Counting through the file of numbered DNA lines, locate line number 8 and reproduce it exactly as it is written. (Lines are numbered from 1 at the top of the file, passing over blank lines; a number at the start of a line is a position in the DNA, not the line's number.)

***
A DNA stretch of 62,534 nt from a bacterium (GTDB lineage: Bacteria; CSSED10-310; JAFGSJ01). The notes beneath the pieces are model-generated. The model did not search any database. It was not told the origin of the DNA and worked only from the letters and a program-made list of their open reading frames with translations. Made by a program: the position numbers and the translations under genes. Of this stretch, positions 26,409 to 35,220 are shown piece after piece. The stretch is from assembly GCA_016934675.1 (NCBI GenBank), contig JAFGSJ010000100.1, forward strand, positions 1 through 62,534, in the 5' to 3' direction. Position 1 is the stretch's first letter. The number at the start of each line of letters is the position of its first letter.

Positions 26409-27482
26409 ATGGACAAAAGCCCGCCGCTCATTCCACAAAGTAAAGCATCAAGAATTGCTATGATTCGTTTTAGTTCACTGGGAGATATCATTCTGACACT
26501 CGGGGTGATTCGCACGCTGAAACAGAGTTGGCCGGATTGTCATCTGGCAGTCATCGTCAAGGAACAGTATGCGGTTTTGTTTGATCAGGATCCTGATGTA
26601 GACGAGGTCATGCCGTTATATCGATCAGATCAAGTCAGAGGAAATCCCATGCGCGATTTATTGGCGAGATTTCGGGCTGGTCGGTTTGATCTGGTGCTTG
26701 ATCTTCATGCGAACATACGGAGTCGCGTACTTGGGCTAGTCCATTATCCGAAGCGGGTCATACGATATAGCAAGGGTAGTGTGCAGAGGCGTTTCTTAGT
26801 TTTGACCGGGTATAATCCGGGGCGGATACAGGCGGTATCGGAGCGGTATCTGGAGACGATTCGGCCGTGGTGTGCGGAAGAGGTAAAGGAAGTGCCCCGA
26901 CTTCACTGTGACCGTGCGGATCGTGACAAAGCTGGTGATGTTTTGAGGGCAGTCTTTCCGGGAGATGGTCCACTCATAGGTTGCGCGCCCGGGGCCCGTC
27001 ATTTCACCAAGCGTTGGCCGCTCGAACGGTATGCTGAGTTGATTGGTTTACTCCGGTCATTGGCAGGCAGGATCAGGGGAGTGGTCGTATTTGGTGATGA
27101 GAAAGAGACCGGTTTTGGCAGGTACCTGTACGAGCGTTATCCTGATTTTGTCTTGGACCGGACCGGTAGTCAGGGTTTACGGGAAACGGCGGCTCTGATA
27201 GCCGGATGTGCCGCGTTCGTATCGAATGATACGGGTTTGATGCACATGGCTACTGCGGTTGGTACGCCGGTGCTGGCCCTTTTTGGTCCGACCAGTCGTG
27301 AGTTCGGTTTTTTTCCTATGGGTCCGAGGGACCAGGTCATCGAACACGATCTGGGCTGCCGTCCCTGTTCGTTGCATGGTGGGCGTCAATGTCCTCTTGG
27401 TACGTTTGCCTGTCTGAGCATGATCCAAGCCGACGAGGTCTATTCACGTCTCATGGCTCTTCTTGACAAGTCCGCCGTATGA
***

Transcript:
26901 CTTCACTGTGACCGTGCGGATCGTGACAAAGCTGGTGATGTTTTGAGGGCAGTCTTTCCGGGAGATGGTCCACTCATAGGTTGCGCGCCCGGGGCCCGTC